10. Mani, Subha & Mitra, Sophie & Sambamoorthi, Usha, 2018. "Dynamics in health and employment: Evidence from Indonesia," World Development, Elsevier, vol. 104(C), pages 297-309.
    11. Landiyanto, Erlangga Agustino, 2009. "The Impact of Health Card Program on Access to Reproductive Health Services: An Indonesian Experience," MPRA Paper 38856, University Library of Munich, Germany.
    12. Maliki, 2008. "Health Card And Health Care Facilities Demand Among The Indonesian Elderly," The Singapore Economic Review (SER), World Scientific Publishing Co. Pte. Ltd., vol. 53(01), pages 103-119.
    13. World Bank, 2010. "Preparing for the Next Crisis : Establishing a Vulnerability and Shock Monitoring and Response System in Indonesia," World Bank Other Operational Studies 12640, The World Bank.
    14. Somanathan, Aparnaa, 2008. "The impact of price subsidies on child health care use : evaluation of the Indonesian healthcard," Policy Research Working Paper Series 4622, The World Bank.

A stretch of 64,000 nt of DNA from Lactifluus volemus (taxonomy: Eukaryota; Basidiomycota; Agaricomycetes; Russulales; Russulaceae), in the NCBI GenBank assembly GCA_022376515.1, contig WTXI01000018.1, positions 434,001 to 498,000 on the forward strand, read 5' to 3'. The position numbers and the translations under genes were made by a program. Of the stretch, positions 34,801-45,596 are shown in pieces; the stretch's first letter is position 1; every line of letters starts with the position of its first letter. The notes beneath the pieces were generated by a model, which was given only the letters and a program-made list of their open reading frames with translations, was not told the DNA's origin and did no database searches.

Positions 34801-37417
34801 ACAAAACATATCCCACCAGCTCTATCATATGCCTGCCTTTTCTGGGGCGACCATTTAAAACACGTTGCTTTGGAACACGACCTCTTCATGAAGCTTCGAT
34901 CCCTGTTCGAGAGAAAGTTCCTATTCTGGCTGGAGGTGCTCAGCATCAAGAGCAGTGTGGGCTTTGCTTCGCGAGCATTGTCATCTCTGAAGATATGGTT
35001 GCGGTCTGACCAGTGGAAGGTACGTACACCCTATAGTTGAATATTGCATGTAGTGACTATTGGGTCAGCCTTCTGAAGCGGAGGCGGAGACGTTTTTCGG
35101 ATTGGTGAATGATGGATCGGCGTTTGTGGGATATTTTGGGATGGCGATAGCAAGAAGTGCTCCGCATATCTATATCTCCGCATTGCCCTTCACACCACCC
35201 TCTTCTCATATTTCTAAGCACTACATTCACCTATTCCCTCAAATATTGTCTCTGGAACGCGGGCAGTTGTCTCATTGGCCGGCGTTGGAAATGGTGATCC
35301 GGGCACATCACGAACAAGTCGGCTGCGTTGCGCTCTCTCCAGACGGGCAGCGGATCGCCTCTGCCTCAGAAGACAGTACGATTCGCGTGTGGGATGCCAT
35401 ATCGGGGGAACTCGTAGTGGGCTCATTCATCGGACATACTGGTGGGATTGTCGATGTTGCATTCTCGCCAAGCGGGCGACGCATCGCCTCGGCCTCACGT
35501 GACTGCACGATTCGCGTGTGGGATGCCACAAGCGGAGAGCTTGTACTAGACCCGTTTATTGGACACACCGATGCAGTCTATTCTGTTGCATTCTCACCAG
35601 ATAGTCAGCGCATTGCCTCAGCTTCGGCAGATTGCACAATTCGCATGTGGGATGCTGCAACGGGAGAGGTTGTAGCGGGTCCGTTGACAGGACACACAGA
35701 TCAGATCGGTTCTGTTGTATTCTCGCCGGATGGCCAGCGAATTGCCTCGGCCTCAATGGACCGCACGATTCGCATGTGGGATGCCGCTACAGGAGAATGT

15. Leszek Balcerowicz & Andrzej Rzonca, 2015. "Puzzles of Economic Growth," World Bank Publications, The World Bank, number 20601.
    16. Sumarto, Sudarno & Suryahadi, Asep & Pritchett, Lant, 2003. "Safety Nets or Safety Ropes? Dynamic Benefit Incidence of Two Crisis Programs in Indonesia," World Development, Elsevier, vol. 31(7), pages 1257-1277, July.
    17. Ariel Fiszbein & Norbert Schady & Francisco H.G. Ferreira & Margaret Grosh & Niall Keleher & Pedro Olinto & Emmanuel Skoufias, 2009. "Conditional Cash Transfers : Reducing Present and Future Poverty," World Bank Publications, The World Bank, number 2597.
    18. Margaret Grosh & Carlo del Ninno & Emil Tesliuc & Azedine Ouerghi, 2008. "For Protection and Promotion : The Design and Implementation of Effective Safety Nets," World Bank Publications, The World Bank, number 6582.

    More about this item

    Keywords

    Targeting; Benefic Incidence; Safety Net; Asian Crisis; Indonesia.;

    JEL classification:

    • D1 - Microeconomics - - Household Behavior
    • H5 - Public Economics - - National Government Expenditures and Related Policies
    • I3 - Health, Education, and Welfare - - Welfare, Well-Being, and Poverty